Following on from my rebrand and blog audit this month, I have decided to write a series of posts about the absoloutely essential things you need to consider when you are running a home business. Today a question – do you really need a business blog?
In business, it can feel like everybody is using Facebook, Twitter, blogging and a host of other social media options for their business, and for the uninitiated, this can feel very daunting, especially if you feel compelled to follow suit without really knowing why – this is why you see so many unloved Facebook business pages and abandoned Twitter accounts and blogs. So do you need a business blog?
You certainly need to be online in some way
Every business nowadays needs an online presence of some kind. Even the businesses who have resisted having a website (I know, shock horror), are dragging themselves out of the 20th century and recognising the value and utter necessity of having a presence and a reputation online.
Have you seen the size of the Yellow Pages these days? It’s tiny and that is because it is no longer the first place people look when they are trying to find a local business. They have a smartphone in their pocket so they look online….
Most people do some level of searching online about a business, whether they’re looking for further information about you, or are on the hunt for ‘social proof’ – evidence from others that you/your services/your products are great, and when they search for you, ideally it’s you that they should see first, not something dodgy or otherwise that someone else has written. Even if you don’t sell online and aren’t hugely fussed about having a ‘website’, a blog is actually a very low cost alternative.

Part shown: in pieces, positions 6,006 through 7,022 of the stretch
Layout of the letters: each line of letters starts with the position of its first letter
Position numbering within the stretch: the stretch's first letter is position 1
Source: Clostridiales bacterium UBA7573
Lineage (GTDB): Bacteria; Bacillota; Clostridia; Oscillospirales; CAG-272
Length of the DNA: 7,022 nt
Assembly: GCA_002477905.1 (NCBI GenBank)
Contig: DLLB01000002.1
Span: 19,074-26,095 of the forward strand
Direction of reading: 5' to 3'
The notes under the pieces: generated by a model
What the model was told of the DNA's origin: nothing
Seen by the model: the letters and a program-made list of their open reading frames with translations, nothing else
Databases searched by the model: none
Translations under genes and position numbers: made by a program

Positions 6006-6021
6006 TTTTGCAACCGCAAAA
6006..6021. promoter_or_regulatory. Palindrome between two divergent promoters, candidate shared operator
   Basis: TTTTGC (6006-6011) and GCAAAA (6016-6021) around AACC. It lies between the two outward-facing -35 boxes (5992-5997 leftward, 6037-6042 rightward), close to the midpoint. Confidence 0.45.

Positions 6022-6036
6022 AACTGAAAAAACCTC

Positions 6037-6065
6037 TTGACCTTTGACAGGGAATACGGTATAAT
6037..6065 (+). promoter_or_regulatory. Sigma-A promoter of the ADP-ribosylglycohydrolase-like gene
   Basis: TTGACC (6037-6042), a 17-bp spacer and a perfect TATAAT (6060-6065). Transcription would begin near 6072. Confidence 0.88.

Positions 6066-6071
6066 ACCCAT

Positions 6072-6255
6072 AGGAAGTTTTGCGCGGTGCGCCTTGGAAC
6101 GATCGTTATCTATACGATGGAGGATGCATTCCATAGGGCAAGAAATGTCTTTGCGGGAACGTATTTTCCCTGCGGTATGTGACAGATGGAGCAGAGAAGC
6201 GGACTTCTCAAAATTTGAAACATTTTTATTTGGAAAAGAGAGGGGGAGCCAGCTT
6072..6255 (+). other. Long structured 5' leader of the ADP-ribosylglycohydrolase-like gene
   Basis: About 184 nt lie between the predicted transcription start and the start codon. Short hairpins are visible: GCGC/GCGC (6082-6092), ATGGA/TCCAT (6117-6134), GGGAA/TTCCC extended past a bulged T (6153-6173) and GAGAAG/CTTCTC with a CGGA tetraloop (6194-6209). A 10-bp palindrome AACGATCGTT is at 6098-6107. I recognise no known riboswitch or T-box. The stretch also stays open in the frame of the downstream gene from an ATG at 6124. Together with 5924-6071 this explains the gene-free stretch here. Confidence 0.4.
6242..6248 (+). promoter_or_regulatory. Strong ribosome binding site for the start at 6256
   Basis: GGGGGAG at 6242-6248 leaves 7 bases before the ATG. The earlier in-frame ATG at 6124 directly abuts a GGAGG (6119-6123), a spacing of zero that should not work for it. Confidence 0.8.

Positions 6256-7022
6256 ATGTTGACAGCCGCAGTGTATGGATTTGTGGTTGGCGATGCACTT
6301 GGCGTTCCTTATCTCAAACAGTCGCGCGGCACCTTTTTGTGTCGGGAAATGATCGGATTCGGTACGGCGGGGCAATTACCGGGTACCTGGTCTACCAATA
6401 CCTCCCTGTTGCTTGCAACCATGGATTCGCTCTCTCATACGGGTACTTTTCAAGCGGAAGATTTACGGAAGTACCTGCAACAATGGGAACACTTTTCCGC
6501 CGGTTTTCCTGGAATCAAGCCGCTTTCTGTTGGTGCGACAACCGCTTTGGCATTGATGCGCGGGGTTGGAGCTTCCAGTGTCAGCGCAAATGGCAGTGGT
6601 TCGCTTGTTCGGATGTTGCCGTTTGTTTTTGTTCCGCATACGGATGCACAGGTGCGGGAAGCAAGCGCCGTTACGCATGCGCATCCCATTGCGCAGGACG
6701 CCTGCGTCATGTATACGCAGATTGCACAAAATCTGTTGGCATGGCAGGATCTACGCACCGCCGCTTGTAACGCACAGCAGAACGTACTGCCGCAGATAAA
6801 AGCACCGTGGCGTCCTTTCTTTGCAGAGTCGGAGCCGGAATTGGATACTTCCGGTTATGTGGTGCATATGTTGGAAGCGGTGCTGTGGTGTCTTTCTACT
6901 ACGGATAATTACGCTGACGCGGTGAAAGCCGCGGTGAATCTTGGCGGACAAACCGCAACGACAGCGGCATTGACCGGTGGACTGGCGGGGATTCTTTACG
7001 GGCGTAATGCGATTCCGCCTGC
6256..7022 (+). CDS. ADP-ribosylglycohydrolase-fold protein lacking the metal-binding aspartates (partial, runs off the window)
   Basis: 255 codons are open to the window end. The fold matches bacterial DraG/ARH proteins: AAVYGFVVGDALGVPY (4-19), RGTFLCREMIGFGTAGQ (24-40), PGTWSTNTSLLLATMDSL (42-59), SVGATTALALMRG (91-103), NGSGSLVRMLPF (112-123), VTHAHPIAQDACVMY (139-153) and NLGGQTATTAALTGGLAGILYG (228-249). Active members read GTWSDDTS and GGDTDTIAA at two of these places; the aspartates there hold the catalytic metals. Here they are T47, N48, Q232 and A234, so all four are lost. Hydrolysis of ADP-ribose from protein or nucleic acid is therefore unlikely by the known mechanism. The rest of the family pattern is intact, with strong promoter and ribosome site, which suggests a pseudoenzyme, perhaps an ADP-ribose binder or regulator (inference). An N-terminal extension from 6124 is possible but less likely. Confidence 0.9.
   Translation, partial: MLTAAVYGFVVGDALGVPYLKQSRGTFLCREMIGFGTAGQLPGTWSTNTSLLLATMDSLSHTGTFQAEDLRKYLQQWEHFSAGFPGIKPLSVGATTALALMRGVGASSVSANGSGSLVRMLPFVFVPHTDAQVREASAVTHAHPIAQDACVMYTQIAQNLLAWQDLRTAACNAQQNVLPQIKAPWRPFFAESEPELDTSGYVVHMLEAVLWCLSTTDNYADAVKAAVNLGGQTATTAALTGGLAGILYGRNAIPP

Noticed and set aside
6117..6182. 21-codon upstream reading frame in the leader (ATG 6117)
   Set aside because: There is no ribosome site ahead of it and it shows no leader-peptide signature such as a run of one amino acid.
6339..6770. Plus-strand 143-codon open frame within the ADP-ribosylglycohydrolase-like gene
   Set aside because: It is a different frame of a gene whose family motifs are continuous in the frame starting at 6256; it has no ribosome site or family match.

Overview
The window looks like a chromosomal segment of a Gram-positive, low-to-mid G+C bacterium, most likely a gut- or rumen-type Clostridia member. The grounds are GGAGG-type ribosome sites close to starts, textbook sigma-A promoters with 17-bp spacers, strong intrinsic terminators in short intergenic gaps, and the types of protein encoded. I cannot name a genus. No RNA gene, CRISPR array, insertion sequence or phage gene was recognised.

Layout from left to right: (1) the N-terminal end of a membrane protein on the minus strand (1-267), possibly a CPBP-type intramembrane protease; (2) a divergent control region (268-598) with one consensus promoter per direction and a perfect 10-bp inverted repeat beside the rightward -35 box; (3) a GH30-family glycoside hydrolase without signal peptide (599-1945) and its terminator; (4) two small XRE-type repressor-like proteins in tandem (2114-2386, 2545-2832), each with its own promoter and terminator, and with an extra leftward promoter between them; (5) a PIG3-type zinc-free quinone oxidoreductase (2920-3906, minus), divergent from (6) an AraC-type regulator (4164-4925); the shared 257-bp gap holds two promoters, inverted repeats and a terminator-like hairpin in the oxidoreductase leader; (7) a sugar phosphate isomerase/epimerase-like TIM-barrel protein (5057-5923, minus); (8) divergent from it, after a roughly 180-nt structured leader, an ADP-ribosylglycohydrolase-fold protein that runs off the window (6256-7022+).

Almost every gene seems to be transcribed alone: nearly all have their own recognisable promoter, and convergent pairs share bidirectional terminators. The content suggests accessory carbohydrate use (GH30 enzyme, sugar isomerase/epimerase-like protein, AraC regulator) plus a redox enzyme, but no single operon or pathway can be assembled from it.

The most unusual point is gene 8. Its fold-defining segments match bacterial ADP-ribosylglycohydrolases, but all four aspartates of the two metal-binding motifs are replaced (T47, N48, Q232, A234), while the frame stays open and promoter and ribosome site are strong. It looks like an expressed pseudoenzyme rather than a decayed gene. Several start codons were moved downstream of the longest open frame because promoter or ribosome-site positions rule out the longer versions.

So does every business need a blog?
Let’s look at it this way, every business needs to find ways to communicate with their customers and communicate news and information about their products and services. A business blog is one very good way, and social media channels are another. So do you need to have a website, a blog, social media or all three?
Understanding who your customers are and what they do will tend to make the decision easier. As an example, there may be 400 million people using Facebook, but if your audience isn’t actively using it, it wouldn’t make sense to throw all your eggs in one Facebook basket and focus all your social media energy there.
One of the main benefits of a blog attached to your website is that your website gets new and interesting content posted to it on a regular basis. That will normally make the website more attractive to Google and the whole website will then be shown to more prospective searchers. However this strategy will only work if your blog is interesting and compelling – not too spammy or salesy.
So here are my tips for helping you to decide:
1) Do a bit of planning and research.
Who are your customers? We should all know this anyway but it’s good to segment your customers rather than do a one size fits all. If you think they’re likely to be online, using stuff like Facebook etc, then blogging could represent an opportunity.
2) What will you write about and how?